4Dr. Gordon Giesbrecht, aka Mr. Freeze
While hypothermia and its deadly effects are well-documented, there were very few scientific studies on how freezing actually affects the body until recently. We knew that nerve endings stop working and muscles contract, but there were almost no data on the details, such as the time frame for this process or what can be done to help the body resist it.
Knowing what this article is about, you can guess that someone -- in this case, Dr. Gordon Giesbrecht -- decided to take things into his own hands. His frozen, twisted, bizarrely self-punishing hands.
He looks so normal, too.
In this case, that means that Giesbrecht went to the nearest frozen lake and jumped in. He continued his studies by lowering his body temperature below 95 degrees, and since science is all about repeated measurements, did it about 33 times. We know 95 degrees doesn't sound too bad, until you realize that that's basically Stage 2 hypothermia and at Stage 3 hypothermia, you die. To top it all off, Giesbrecht drove a snowmobile into an icy pond, and for the hell of it did it all night. We ... think that was part of his experiment.
Liquor may have been involved.
Besides seriously punishing his body, Giesbrecht made several important discoveries about the way we react to the cold and how to survive should you get drunk and fall into icewater one day. Giesbrecht now runs a cold water boot camp where volunteers can learn all they need to know about freezing water, firsthand, from a frozen lake. If you want to sign up, you can click the hell out of that link right there. We'll wait.
3Elisha Graves Otis Taunts Gravity
Elisha Otis was an engineer in a time when the job description for the position was "dude who disassembles old machines." As such, he found himself with the job of converting an old mill to a factory, a position made significantly more exciting by the fact that the only way to clear the upper floors was by using a system of hoisting platforms. We said this was exciting because back in 1851, hoisting platforms was about as safe as trying to insert contacts into the eyes of an angry bear.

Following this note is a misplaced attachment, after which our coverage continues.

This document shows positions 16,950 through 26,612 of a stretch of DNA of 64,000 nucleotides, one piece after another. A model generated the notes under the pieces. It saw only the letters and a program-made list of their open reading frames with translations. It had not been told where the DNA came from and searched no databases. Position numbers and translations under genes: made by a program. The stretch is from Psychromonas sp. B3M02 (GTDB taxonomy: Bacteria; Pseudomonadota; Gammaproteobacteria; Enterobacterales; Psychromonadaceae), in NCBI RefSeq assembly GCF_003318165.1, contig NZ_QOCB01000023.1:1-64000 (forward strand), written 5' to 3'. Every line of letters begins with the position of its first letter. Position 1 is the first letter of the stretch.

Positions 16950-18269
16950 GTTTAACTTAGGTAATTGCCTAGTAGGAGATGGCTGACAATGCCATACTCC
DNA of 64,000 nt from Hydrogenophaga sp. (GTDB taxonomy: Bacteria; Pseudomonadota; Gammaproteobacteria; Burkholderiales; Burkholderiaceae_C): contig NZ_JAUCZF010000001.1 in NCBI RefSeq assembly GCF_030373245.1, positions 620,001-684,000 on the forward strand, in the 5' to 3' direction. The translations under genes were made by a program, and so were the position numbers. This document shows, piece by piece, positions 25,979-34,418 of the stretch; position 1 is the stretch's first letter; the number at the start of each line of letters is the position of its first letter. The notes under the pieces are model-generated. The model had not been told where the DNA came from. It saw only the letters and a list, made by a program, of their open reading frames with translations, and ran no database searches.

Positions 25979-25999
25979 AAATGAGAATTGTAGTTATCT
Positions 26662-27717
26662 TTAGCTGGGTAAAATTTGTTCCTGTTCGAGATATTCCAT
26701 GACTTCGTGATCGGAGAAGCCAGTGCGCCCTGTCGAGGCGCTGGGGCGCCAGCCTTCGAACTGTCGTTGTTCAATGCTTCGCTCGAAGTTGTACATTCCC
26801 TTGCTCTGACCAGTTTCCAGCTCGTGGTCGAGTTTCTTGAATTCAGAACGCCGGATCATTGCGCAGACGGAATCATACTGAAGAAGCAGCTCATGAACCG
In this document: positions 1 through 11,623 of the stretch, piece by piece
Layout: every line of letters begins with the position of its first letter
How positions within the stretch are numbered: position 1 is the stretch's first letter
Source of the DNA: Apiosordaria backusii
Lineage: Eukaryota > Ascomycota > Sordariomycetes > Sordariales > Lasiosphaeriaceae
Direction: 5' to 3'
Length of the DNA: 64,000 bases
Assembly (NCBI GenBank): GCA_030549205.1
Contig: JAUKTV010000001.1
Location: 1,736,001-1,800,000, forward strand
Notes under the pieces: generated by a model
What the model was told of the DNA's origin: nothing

"This seems like a terrible idea."
After having to dodge certain death every few days, Otis decided enough was enough, but instead of quitting and becoming a street sweeper, he invented the world's first automatic braking system. This was a safety device that, should the hoist fail, would clamp down on the rope before the platform could collapse to the ground and kill everyone using it.
That's it right there. Probably.
Pleased with himself, Otis continued his job, never thinking of patenting the device or even asking for a raise. It took two years until he realized that people might be extremely interested in an invention that could prevent them from plummeting to a certain death from the 30th floor of a recently built skyscraper.
So how did this guy earn a spot on this list?
His rockin' power beard?
Well, deciding to go into business for himself, Otis knew he'd have to demonstrate his life-saving braking system. So at the 1853 World's Fair, he got up on a platform and allowed volunteers to cut the fucking rope holding him aloft. Always eager to help, or maybe just wanting a funny story to tell later, a volunteer stepped forward and chopped through Otis' lifeline.
The brake worked. It was so successful that it was soon implemented in all elevators and contributed to a boom in tall buildings. Not only did Otis' safety mechanism encourage people to use elevators, but construction workers could now use cranes and hoisting platforms with a lot more confidence. It's surprising how much morale can increase when you're not likely to die every morning on your way to your cubicle.
Ah, the glorious days before workers' comp.